Were they a cult, or like court jesters, athletes playing around, a cradle for Vaudeville or what?
It is not possible to determine beyond a reasonable shadow of a doubt whether the juggling depicted has ritual religious significance, or is primarily athletic.
What is this Beni Hassan thing anyway? I've browsed through the references to Ancient Egyptian jugglers in many articles on juggling history. For many moons I've craved a deeper understanding of the ancient Egyptian juggler so often cited in brief histories of juggling. No doubt you've also asked, "Were they a cult, or like court jesters, or athletes just playing around or a cradle for Vaudeville or what?"
With good fortune the Brooklyn Museum has one of the most highly acclaimed Egyptology departments in the country, and Dr. Bianchi, associate curator, accommodatingly helped me clarify the matter. The results were astounding.
First, Beni Hassan is a geographic location which includes 150 tombs. The tomb we seek is the 15th. It is of the middle kingdom period of about 1994-1781 B.C. The prince entombed there is unknown.
Each tomb is divided into registers, and the references to juggling are on the third. The context seems significant. The third register starts with weavers, then girl acrobats, then jugglers, all dressed as dancers (characterized by the braided hair with a ball attached.)
The first juggler seems to be doing a two ball multiplex (closer examination reveals the hands empty), the second apparently a three ball cascade, and the third what seems to be an exaggerated Mills Mess without the third ball.
The following four women are suggested to be playing "Pick-a-Back Ball." Two girls on their partners' backs throw balls to each other, and the loser must take a partner on their backs. The six women after that are configured two in the center, in the same position as the "Pick-a-Backers," while the others clap to keep time. This goes into the fourth register, which is farmers and farm animals.
Note the inscriptions above the human figures. Those are similar to balloon dialogues over comic strips. Unfortunately, ours fell off. This is where it gets complicated, and, on the bright side, more interesting. It is not possible to determine beyond a reasonable shadow of a doubt whether the juggling depicted has ritual religious significance, or is primarily athletic. The subject is left largely to conjecture.
Ball play was quite popular. Young people are represented mostly in the early and middle kingdom period, adults in the later. Balls were usually leather stuffed with shredded reeds, three to nine centimeters in diameter. Others were made of wood, clay fayence or plaited palm leaves. Often such balls have been found in the graves of children. Pictures of ball players are extremely rare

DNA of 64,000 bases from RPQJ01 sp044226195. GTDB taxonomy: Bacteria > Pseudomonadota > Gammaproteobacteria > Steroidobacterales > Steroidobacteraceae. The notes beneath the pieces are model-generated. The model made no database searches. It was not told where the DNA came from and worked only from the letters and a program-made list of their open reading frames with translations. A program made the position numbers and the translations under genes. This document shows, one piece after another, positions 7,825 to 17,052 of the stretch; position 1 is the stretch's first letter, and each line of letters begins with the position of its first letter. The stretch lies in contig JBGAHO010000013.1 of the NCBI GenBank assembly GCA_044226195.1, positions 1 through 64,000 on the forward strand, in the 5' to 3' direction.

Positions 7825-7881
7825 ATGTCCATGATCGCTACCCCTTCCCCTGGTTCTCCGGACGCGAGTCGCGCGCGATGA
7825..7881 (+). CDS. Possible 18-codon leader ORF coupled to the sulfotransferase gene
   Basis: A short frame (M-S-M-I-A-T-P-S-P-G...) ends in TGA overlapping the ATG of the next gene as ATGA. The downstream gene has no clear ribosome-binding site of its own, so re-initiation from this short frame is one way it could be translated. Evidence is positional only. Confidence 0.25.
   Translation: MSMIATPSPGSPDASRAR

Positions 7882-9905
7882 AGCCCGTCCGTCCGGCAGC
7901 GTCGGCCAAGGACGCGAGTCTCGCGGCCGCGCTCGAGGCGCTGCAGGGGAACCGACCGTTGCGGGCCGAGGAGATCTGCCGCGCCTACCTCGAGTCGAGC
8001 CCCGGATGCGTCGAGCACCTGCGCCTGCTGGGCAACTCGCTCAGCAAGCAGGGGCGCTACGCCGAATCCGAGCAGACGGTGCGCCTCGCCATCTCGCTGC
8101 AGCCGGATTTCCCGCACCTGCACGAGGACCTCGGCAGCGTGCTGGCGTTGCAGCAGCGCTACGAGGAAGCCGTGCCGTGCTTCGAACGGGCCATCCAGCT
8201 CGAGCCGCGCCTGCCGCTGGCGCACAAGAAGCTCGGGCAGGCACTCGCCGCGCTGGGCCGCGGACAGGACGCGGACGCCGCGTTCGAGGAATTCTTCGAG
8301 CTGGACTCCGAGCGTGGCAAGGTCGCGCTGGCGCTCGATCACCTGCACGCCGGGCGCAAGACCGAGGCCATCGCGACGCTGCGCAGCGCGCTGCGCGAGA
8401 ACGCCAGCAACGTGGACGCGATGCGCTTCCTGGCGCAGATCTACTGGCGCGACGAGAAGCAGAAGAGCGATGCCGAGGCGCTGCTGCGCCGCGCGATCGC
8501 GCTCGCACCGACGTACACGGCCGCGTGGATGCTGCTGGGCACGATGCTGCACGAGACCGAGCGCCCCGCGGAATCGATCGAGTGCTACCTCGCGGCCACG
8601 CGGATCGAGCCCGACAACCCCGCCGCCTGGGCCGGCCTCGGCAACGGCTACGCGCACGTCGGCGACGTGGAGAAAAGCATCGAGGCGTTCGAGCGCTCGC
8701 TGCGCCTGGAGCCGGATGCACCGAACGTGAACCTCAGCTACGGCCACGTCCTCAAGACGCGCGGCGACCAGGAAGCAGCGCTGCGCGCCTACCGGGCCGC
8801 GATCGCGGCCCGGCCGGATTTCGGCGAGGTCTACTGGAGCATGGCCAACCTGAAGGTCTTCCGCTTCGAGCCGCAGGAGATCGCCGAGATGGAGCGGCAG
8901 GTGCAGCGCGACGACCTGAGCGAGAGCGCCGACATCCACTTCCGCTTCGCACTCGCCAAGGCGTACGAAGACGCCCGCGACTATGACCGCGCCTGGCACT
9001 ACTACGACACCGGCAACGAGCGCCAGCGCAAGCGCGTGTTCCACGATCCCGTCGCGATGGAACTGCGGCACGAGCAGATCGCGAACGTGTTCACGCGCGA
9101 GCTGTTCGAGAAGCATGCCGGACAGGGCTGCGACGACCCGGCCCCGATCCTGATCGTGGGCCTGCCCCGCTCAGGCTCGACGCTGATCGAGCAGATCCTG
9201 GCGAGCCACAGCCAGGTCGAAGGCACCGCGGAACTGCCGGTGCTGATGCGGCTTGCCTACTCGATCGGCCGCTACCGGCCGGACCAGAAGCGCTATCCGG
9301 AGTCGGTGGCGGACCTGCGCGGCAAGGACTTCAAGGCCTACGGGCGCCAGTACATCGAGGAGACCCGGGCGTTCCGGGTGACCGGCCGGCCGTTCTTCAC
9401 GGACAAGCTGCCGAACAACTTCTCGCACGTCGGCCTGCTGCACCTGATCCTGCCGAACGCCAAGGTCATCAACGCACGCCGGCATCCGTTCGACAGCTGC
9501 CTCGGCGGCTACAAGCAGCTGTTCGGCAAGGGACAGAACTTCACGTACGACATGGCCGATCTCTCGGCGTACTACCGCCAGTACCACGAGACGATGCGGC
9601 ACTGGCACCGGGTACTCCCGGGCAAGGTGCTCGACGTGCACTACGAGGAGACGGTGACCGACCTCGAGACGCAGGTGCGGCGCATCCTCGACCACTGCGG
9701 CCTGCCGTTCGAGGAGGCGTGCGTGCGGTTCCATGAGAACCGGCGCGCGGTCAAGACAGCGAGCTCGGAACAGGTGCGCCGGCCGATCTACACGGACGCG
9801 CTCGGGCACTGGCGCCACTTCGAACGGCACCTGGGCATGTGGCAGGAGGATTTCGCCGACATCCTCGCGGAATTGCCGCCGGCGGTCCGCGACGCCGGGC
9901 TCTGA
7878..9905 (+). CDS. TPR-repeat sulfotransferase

According to Dr. Bianchi, "In tomb 15, the prince is looking on to things he enjoyed in life that he wishes to take to the next world. The fact that jugglers are represented in a tomb suggests religious significance. There is an analogy between balls and circular mirrors, as round things were used to represent solar objects, birth and death."
Ms. Diane Guzman, Brooklyn Museum librarian, said even the most mundane events in ancient Egypt were performed ritually -- another point in favor of the spiritualists.
Six anthropologists have written extensively on the subject of ball play in ancient Egypt. Their interpretations which the case for both spiritual and athletic interpretation of the juggling on the tomb wall. C.E. Devries, R.W. Henderson and S. Mender favor the ritual interpretation. They draw an analogy to Osiris and Isis, and believe the round objects may represent seeds juggled as Order over Chaos, guaranteeing fertile soil and good crop harvests (represented in the fourth register). Weaving could represent order from the crops. The second register finishes with sculpture, possibly relating to a fertility deity.
Aigner and E. Mehl argue that since jugglers weren't represented on a very large scale, and since it was represented as practiced by youth in the early and middle periods, and since there is no legible writing above the figures, it was more possibly just a gymnastic exercise popular in the same sense as playing jacks today. The sixth anthropologist is Wolfgang Decker. He has written two books on the subject, one of which cities the possibility of both views.
As Chronicler of Juggling Superlatives I would like to enlist the help of each and every juggler in a new project. Since juggling is evidently a "timeless" human endeavor, I am curious to know just how jugglers classify their activity, do you consider it sport, art, religion, ritual or what? The results of this survey may help us attain a more accurate understanding of the ancient Egyptian juggler. I have arranged with Dr. Bianchi for the result of such a massive extrapolation to be included as a ethnographic parallel of juggling to compare with other historical knowledge of the activity.
In addition, perhaps it would be prudent to take measures to safeguard against future misinterpretation of 20th century jugglers. I am compiling information for a time capsule to be sealed in the 1990s. Please send me information stating who and where you are, how and why you juggle, and in what ways you use the art to improve yourself and your environment.